John and Karlyn Clark, left, are now the new owners of Wapiti Woolies in Greenwater. Right, Bob and Debbie Grubb, the previous owners, are helping the Clarks get acquainted with the business before going off to travel (though they promise to come back to the Plateau). Photo by Ray Miller-Still

John and Karlyn Clark, left, are now the new owners of Wapiti Woolies in Greenwater. Right, Bob and Debbie Grubb, the previous owners, are helping the Clarks get acquainted with the business before going off to travel (though they promise to come back to the Plateau). Photo by Ray Miller-Still

Wapiti Woolies legacy continues with new owners

John and Karlyn Clark just bought the Greenwater business in June. But don’t worry — the huckleberry ice cream isn’t going anywhere.

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You might think being one of the only businesses between Enumclaw and Crystal Mountain would be a lonely gig, and a bad business decision to boot.

You’d be wrong on both counts.

And if you ask Debbie and Bob Grubb why their business, Wapiti Woolies, has done so well over the 45 years they’ve been open, they’d probably say it’s because the built their business around people, not products.

“You feel at home here… we always try to make people feel welcome and at home, not just run through the store and you’re a nobody,” Debbie said. “You’re a somebody.”

Bob added that they’ve seen families grow, watching some of their first loyal customers become parents and even grandparents, each subsequent generation visiting the store almost as a rite of passage through the mountain.

But now it’s time to pass the torch.

“They’re all sad we’re leaving, even the grandkids,” Bob continued. “We want this tradition to carry down to their grandkids, fifth and sixth generations [from] where we started. Clearly, we can’t do that.”

But John and Karlyn Clark can.

As of June 8, the Clarks are the new owners of Wapiti Woolies, and hope to continue — and even expand — on the successful service the Grubbs have offered for nearly half a century.

The Clarks moved from Montana to Black Diamond six years ago to teach in the Renton School Districts, but their love for the mountains eventually led them to become loving Wapiti Woolies customers.

So, of course, they were upset when they were coming back down the mountain during a huckleberry-picking trip last Labor Day weekend when they saw the “for sale” sign.

“It was one of those, ‘Aw, man’ moments, because any time a business goes up for sale, you never know what’s going to happen to it. And any number of things can happen to it,” Karlyn said.

But eventually, doubt turned to opportunity — as Karlyn said, “Why not us?”

The Grubbs were ecstatic to find a couple willing to continue the legacy they created.

“They wanted to make a life change, and get back to their roots,” Debbie said. “They’re hard workers, they’re not afraid of a challenge, and so we thought, ‘This is it.’”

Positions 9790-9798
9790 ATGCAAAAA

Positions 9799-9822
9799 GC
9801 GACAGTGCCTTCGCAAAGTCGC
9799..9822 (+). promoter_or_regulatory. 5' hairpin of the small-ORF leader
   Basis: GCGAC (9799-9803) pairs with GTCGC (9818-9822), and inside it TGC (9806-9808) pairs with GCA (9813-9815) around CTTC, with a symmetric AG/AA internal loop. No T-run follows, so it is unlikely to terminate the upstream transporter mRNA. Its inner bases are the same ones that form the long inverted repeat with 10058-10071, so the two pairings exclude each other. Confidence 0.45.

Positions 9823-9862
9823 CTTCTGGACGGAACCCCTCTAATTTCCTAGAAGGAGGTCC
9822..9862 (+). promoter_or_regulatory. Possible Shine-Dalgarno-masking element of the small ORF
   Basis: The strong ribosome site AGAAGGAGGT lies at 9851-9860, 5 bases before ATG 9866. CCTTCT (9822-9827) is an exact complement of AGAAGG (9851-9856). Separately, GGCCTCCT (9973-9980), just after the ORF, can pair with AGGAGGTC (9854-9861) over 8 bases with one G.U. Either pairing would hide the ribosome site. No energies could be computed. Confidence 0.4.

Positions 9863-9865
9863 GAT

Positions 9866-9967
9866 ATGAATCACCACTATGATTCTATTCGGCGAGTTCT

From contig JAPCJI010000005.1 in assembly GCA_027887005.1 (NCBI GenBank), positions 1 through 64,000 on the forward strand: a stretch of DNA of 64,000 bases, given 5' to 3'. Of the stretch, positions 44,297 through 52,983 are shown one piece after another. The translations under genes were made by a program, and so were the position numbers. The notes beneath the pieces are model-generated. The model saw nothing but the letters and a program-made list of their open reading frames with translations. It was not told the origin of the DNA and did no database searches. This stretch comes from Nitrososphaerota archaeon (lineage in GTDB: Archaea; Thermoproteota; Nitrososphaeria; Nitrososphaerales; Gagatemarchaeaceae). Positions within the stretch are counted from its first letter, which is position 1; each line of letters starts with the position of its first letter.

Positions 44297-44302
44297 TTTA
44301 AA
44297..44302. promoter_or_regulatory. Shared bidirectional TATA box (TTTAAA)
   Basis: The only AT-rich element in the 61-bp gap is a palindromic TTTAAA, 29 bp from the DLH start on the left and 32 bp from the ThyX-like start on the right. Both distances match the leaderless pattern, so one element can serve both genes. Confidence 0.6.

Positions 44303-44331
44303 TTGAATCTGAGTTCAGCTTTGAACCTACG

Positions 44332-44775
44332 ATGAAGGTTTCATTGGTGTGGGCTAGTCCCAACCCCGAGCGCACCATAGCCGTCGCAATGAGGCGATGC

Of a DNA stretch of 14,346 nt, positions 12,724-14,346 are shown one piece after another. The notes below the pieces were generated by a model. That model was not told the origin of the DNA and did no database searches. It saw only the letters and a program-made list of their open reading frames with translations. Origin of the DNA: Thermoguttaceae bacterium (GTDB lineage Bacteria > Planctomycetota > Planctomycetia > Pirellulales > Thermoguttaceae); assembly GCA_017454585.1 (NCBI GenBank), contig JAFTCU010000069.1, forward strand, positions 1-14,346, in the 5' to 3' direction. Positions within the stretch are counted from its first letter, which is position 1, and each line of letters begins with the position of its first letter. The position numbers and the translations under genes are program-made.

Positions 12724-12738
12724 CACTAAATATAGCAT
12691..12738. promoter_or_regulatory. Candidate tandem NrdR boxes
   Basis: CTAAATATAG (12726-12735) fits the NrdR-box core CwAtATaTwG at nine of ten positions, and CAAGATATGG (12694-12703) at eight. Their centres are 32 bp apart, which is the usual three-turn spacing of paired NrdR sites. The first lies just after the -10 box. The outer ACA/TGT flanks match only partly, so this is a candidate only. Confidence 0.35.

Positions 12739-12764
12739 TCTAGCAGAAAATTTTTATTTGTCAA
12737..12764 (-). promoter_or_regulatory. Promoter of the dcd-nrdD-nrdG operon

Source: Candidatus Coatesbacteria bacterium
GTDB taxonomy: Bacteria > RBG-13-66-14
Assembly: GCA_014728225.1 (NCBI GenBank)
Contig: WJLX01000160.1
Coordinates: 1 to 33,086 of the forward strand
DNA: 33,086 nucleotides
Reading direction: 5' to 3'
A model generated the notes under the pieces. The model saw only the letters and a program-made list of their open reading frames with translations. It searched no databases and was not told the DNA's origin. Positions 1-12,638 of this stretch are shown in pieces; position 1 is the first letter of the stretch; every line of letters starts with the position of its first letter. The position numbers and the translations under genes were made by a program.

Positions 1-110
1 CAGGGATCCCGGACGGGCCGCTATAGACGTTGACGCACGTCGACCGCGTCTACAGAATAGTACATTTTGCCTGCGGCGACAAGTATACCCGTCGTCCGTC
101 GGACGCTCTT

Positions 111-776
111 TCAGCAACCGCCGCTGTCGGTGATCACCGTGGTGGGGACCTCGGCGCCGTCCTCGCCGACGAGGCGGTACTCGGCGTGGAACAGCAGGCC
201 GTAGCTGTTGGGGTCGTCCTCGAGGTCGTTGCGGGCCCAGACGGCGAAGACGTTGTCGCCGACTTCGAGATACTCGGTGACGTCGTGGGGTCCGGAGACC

“We are really putting a priority on continuing the legacy,” John said. “We don’t keep things in this country much anymore. In the name of progress, we change things into something and never get it the old way back. Our intent is to keep the old way.”

This, of course, includes continuing to sell the Nepalese wool hats Wapiti Woolies is famous for having.

The Grubbs used to have a group of women knit the hats by hand when the business was still new, but as demand grew and the group of knitters shrank, Debbie and Bob chose to turn to Nepal with the help of a Sherpa friend they knew.

While more than three-quarters of Nepalese women are employed, more than 60 percent are not paid for the work they do, according to Womankind Worldwide, an UK-based international organization for women’s equality; Debbie said the workers they contract with are grateful for the wages.

The huckleberry ice cream is also going to be sticking around, John and Karlyn promised.

But the two do have a few ideas on how to expand Wapiti Woolies’ business and presence — the business’ website, which was likely state-of-the-art in the 1990s, will be updated and include an online store; the couple are contacting with Seattle-based White Knuckle sandwich company in order to provide a wider range of snacks and meal items; and, arguably most exciting, ski rentals are expected to be available to mountain visitors in the near future.

“But the way the business is now, that’s what we want to maintain,” Karlyn said. “Bob and Debbie have built such a great legacy with Wapiti Woolies, and that’s what drew us in… we want to maintain that. We want to maintain the Mom and Pop place that anybody and everybody wants to stop and be at.”

The only thing left to do, really, is for the Clarks to decide how they’re going to pronounce “Wapiti.”

Wapiti Woolies, located at 58414 WA-410 outside Enumclaw (GPS tends to go haywire by the time you reach the store, but it’s hard to miss the large sign), is open seven days a week: 8 a.m. yo 5 p.m. on weekdays, and 8 a.m. to 6 p.m. Saturday and Sunday. For more information, go to

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